Diaphragmatic Breathing for Pelvic Health
You take 20,000 to 25,000 breaths each day. But how often do you think about how you’re breathing? After all, it’s an automatic process. As long as you’re getting the air you need, it doesn’t matter how you get it, right?
Actually, no. Turns out, good breathing technique is a critical part of your pelvic health. It’s a key component of many pelvic floor physical therapy treatment plans. Learning how to coordinate your breath to your pelvic floor can help reduce pain and build strength and flexibility.
Let’s Talk About Breath and Your Pelvic Floor
With each breath you take, your diaphragm (the muscle that sits at the bottom of your ribcage) moves. When your diaphragm moves, your pelvic floor moves. (Your pelvic floor is a group of muscles that sits at the bottom of your pelvis, connecting your pubic bone in the front to the tailbone in the back.) Think of these two as dance partners.
When you inhale, your diaphragm moves down. This causes your pelvic floor to lower slightly, giving it a nice stretch.
When you exhale, your diaphragm rises up, which allows your pelvic floor to move upward with a gentle contraction.
Your pelvic floor is hard at work all day supporting your organs. Slow, deep breathing allows your pelvic floor to rest periodically so your muscles remain strong and flexible. On the other hand, quick, shallow breathing prevents your pelvic floor from fully relaxing. This can cause increased tightness and weakness and, over time, lead to issues like urinary leakage and prolapse.
The following exercise is often called diaphragmatic breathing. It’s also known as belly breathing or deep breathing. Start by focusing on how you inhale.
You can perform this exercise in any position (sitting, lying, or standing). For your first time, it’s best to start by lying on your back with your knees bent.
Place one hand on your chest and one hand on your stomach.
Inhale slowly for five seconds, breathing through your nose.
You should feel your chest and stomach expand up and out into your hands. Your stomach should rise farther than your chest, and there should be minimal movement at your head and neck.
As your lungs open up, your diaphragm contracts and descends down into your abdominal cavity, causing your pelvic floor to descend as well.
You can adjust how long you inhale to meet your comfort level.
Practice inhaling deeply and slowly five times, or as many times as it takes to feel comfortable with this technique.
Once you feel comfortable with this method of inhaling, practice exhaling.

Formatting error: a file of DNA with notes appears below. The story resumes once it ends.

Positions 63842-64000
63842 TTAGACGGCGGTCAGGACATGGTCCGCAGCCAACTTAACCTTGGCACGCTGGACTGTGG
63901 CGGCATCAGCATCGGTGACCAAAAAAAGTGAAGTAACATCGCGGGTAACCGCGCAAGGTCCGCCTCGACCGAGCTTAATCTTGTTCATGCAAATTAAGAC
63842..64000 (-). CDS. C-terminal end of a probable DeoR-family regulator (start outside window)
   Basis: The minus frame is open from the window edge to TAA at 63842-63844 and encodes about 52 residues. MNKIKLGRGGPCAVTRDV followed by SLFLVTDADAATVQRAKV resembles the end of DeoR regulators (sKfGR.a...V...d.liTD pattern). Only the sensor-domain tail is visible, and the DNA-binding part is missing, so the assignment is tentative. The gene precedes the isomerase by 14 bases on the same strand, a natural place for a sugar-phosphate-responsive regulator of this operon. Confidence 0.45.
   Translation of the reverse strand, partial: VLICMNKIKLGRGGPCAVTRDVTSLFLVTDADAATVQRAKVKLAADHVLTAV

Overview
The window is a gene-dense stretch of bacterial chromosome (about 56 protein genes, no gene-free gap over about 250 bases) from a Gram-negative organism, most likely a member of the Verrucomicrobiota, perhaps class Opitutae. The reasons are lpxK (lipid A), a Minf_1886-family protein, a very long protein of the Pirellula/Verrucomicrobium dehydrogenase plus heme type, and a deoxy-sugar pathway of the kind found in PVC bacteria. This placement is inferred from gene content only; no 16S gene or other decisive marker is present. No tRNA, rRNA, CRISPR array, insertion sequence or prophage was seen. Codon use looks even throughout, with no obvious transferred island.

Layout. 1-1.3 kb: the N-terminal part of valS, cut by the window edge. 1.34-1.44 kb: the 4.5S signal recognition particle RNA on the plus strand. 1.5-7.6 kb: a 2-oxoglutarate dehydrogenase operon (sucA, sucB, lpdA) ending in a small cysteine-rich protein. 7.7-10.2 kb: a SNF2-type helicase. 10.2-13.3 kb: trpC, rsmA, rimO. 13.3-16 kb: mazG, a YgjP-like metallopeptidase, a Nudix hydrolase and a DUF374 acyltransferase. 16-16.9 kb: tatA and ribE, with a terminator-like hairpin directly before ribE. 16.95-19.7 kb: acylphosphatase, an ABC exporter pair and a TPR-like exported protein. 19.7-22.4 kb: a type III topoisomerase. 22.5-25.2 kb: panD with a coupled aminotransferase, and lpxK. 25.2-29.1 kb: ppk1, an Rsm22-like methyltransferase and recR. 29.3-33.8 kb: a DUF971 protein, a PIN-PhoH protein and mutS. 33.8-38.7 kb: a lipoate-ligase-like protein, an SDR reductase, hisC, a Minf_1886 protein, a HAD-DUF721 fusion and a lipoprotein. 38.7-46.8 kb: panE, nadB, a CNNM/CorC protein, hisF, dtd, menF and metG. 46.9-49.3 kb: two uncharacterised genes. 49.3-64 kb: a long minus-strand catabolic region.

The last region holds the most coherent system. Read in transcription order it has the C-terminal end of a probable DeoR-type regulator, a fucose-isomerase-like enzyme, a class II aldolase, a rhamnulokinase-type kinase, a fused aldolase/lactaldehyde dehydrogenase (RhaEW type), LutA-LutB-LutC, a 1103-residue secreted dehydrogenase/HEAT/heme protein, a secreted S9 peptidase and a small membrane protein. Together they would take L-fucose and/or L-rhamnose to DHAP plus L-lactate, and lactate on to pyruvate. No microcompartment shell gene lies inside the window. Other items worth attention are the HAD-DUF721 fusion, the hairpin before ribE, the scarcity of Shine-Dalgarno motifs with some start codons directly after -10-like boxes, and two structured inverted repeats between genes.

Remain in the same position with one hand on your chest and the other on your stomach.
Relax your jaw and exhale through your mouth.
Breathe slowly, counting to five as you release your breath.
You should feel your chest and stomach deflate and return to their original position.
As your diaphragm relaxes, it ascends back up to its neutral position, which causes your pelvic floor to shift up as well.
You can adjust how long you exhale to meet your comfort level.
Take a few more practice breaths (five is a good starting point), making sure to focus on your exhalation.
Let’s Put It All Together
Once you feel comfortable with your inhale and exhale, practice your diaphragmatic breathing as one cohesive exercise. It helps to be in a quiet environment so you can focus on your technique.
You can always adjust the length of your inhale and exhale as well as the frequency and number of repetitions you perform. There's no right amount, but it may be good to aim for a few minutes each day in the morning and evening, or whenever you feel stressed. Your Hinge Health physical therapist can offer personalized guidance on this exercise.
Starting Pelvic Floor Exercises
Once you’re comfortable with this breathing technique, you can pair it with additional pelvic floor exercises. Pelvic floor exercises are not just Kegels. Rather, they include a variety of moves that help strengthen and relax the muscles of your pelvic floor, which support your pelvic organs (bladder, bowels, etc.). Be sure to reach out to your Hinge Health physical therapist or coach if you’re interested in adding pelvic floor exercises to your current routine.
Quick, shallow breathing prevents your pelvic floor from fully relaxing, which can cause muscle tightness and weakness.
Diaphragmatic breathing (also known as deep breathing or belly breathing) helps promote pelvic health by keeping your pelvic floor muscles strong and flexible.
You can practice diaphragmatic breathing on its own or in conjunction with your exercise therapy.
Cleveland Clinic. (2019). Diaphragmatic Breathing Exercises & Techniques | Cleveland Clinic. Cleveland Clinic. https://my.clevelandclinic.org/health/articles/9445-diaphragmatic-breathing
Learning diaphragmatic breathing. (2016, March 10). Harvard Health. https://www.health.harvard.edu/healthbeat/learning-diaphragmatic-breathing
Gallup, A. (2019, October 23). Diaphragmatic breathing - Stop and Smell the Roses - Urology Austin Blog. Urology Austin. https://urologyaustin.com/stop-and-smell-the-roses